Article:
## Weekly meetingsThe goal of advising is to train you into an independent researcher in math. An important part of the training is done in regular weekly meetings. The length of each meeting is typically about one hour. Prior to the meeting, you are expected to During the meeting, I would expect you to explain and write on the board with clear statements about what you have found or learned. It is good to bring some very brief notes you have prepared just to remind you what to discuss, but it is usually a bad idea to read and copy from a book or paper. I will comment on any ideas or arguments you present or ask questions, answer your questions, and suggest ideas or references to deal with any difficulties you run into. After the meeting, I would expect you to write a very brief email to me summarizing what we discussed, which could be helpful for future references. You may also write up some of our discussions (that you find important) in your own more detailed notes. ## Different stagesYou are expected to do some reading at an early stage to build up necessary background knowledges for your research. During the reading, you may find some problems of interest to work on, or I may suggest some problems that I think are worth working on. After working out an initial project (hopefully not the last one before you graduate), you are likely to have some follow-up problems to work on or have learned how to find interesting research problems. When you become more mature, you may work on several projects at the same time and have collaborators. At this stage, our meetings might become less structured and less frequent. ## Courses to takeYou are always welcomed to discuss with me about what courses to take. Apart from passing the core courses and/or exams, you are expected to be familiar with materials from the following courses: Algebraic Topology (57200), Differential Geometry and Topology (56200), Riemannian Geometry (66100). You are probably required to take some of these courses as requirements for your Advanced Topics Exam; Check the graduate handbook for details. In addition, you are recommended to take relevant topics courses. Look out for topics courses offered by: Lvzhou Chen, Ben McReynolds, Sam Nariman, Sai-Kee Yeung, Thomas Sinclair, Xingshan (Shawn) Cui, Eric Samperton, Jeremy Miller, Ralph Kauffman, Manuel Rivera, etc. If there are few relevant topics courses offered in a semester, you may do some reading with me (or others) or assign more credits to independent study (after passing the Advanced Topics Exam). ## Seminars to attendTry to attend the Geometry and Geometric Analysis Seminar and Topology Seminar regularly. Both seminars have talks that I find interesting. At least in the first a few years, it is good to attend every talk, even when you don't know the topic at all: It is a way to learn about research topics in your field or some nearby fields. These talks can be hard to understand in the second half, but you can always get something out of it (e.g. the rough flavor of this topic, what kind of tools this topic might require, how to give a talk that people like, or in the worst scenario: how not to give a terrible talk). Later on, you might have fully developed your own interest, figured out certain topics you definitely don't enjoy, and need a lot of time on your own research, then skipping some of the talks would make sense. The Operator Algebra Seminar sometimes also has interesting related talks. By a similar logic, try to attend the colloquium whenever we have one (at least those in pure math). They can be in a less related field but usually more accessible. Job talks can be less accessible at times, but it is good to attend those in geometry and topology. You are also encouraged to attend and give talks in relevant student seminars, such as the topology student seminar. ## What to readApart from what I specifically asked you to read, it is great to read other textbooks, notes, or papers on relevant topics based on your interest and urgency (defined by your research goals). See the link below to Katie Mann's website for a wonderful reading list. ## Useful links## Other General SuggestionsHere are the big questions puzzling PhD students: How should I do research? How can I become a good researcher (in math)? I believe there is no universal answer, so you need to seek your own answers as you grow. What people can provide are some general suggestions. Below are some suggestions (mostly from others) that I personally find helpful. ## (Learn to) be smartWisdom can be acquired. One can observe and learn the way of thinking from others, especially those super smart people. Thinking in a smart way is essential for efficiently solving many problems and overcoming various difficulties in research. Many breakthroughs in math are made by finding good new angles. This is very hard to do, but one should always try and also learn from those who are good at it. ## ClarityExperts can often clearly explain a concept, theorem, or a long proof in a few sentences. This kind of clarity is essential to deeply understanding (and memorizing) mathematics. It is an important skill to acquire to be able to extract such key ideas from a long proof for example. To this end, it is helpful to keep asking yourself to summarize the key ideas of proofs that you read about as exercises. The other side of the story is being able to work out the details of the proof from a brief outline, which is another important skill but a different story. ## Be broadA knowledgeable mathematician can recognize the theory related to the (sub)problem at hand and find suitable tools from a field possibly distant from his/her research area. Being knowledgeable plus some good imagination to draw potential connections is the key to finding new angles to attack a hard/old problem. There are many ways for a graduate student to learn new math: taking (topics) courses and seriously digesting the materials, learning from (student or regular) seminars, reading books/papers (suggested by advisors or just of interest). ## Work hard enoughThis is not to destroy your work-life balance, but it takes a LOT of effort to succeed in mathematics. Around the time when I entered graduate school, I read an article about a speech given by Benson Farb on "How to do mathematics?" [A link to the article along with Chinese translations] The following sentence from the article pushed me to work rather hard during certain periods. I would say (work) forty hours a week if you want to be an incredibly crappy mathematician. Maybe you can get away with forty hours a week, but eighty hours may be more realistic (to succeed). My practice suggests that working 80 hours a week (on math) is not so realistic to achieve while maintaining a fairly normal life. It does sound correct that a graduate student should try to work at least 30 hours a week apart from teaching duties (so that would exceed 40 once we include teaching). Well, the actual number does not matter. What really matters is the attitude and to remind yourself that you need to work hard (when you are not working hard enough). ## Keep a library of examplesWhen you learn about a new theorem, it is helpful to apply it to interesting examples to get more concrete and deeper understanding of the theorem. To do so, you will need to know many good examples. Having good understandings of many important examples would build up your intuition. Similarly, when you make a new conjecture/guess as an attempt to solve a problem, it is helpful to check your conjecture on key examples. ## Try the simplest nontrivial examplesI find it an easy but useful trick to progress when I get stuck. computer experiments, which can assist us in working out complicated examples or suggest undiscovered patterns, etc.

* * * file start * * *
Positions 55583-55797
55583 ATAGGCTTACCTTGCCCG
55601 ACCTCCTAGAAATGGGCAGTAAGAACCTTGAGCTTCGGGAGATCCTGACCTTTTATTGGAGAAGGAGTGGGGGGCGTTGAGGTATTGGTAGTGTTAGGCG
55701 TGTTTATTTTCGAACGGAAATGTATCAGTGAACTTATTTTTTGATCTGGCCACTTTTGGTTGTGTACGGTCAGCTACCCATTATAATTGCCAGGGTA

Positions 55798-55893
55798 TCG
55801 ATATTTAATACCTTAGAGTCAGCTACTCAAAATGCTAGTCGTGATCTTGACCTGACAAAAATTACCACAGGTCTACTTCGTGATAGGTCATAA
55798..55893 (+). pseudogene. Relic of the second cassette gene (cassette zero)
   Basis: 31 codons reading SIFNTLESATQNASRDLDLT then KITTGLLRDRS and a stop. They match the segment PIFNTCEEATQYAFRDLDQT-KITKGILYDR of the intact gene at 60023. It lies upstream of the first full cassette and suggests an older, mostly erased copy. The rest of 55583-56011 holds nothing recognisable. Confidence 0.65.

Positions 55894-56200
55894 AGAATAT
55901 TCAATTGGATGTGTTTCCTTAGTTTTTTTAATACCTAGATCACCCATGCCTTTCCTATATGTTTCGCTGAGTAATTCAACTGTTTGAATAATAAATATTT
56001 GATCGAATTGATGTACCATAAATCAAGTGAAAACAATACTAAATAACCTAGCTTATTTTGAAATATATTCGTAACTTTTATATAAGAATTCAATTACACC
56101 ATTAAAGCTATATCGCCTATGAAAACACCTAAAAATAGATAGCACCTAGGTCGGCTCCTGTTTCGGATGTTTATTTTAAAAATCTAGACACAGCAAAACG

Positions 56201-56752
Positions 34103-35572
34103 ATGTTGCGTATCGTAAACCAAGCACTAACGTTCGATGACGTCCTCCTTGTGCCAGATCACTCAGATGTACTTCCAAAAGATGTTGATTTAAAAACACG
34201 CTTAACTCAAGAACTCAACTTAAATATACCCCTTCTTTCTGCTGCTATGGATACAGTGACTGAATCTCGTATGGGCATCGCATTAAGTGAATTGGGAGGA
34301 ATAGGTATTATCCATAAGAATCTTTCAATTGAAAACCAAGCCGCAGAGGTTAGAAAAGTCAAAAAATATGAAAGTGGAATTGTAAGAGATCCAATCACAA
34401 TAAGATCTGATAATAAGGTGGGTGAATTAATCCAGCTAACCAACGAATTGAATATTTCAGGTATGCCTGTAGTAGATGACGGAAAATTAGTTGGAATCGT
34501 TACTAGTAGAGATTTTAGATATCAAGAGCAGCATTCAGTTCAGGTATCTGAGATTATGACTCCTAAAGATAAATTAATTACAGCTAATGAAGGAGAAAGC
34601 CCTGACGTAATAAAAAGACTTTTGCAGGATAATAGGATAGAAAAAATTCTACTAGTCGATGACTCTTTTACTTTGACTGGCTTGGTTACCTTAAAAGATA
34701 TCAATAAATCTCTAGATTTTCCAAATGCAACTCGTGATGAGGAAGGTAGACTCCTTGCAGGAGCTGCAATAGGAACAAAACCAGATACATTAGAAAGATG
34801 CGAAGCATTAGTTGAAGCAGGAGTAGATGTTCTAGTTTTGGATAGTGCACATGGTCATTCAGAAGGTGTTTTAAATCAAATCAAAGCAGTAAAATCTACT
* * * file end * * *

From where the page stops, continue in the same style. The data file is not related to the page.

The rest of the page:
## Keep notebooksI think I have a rather good memory, but I still keep forgetting things. So it is important to keep notes. I would especially recommend writing down: ## Current students |